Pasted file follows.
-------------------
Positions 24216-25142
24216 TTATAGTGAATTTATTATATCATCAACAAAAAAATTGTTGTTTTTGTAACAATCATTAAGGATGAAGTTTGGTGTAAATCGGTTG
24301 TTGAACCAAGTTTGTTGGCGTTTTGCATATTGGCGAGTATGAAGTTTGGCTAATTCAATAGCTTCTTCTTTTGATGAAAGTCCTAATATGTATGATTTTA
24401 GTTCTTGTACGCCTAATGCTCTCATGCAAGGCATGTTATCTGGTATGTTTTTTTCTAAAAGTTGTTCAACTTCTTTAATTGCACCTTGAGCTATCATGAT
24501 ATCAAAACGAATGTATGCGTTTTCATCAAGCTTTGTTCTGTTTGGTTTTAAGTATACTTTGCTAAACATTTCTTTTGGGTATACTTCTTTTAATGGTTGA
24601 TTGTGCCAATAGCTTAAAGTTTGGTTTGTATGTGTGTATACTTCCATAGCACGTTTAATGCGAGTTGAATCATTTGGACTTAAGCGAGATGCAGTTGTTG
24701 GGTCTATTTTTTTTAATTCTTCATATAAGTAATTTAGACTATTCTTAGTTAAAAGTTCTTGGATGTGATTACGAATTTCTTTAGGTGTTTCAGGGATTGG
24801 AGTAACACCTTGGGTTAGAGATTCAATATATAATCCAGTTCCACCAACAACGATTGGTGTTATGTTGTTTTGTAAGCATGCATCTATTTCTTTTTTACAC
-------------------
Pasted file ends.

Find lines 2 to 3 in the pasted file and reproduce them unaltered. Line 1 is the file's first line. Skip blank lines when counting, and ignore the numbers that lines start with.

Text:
24216 TTATAGTGAATTTATTATATCATCAACAAAAAAATTGTTGTTTTTGTAACAATCATTAAGGATGAAGTTTGGTGTAAATCGGTTG
24301 TTGAACCAAGTTTGTTGGCGTTTTGCATATTGGCGAGTATGAAGTTTGGCTAATTCAATAGCTTCTTCTTTTGATGAAAGTCCTAATATGTATGATTTTA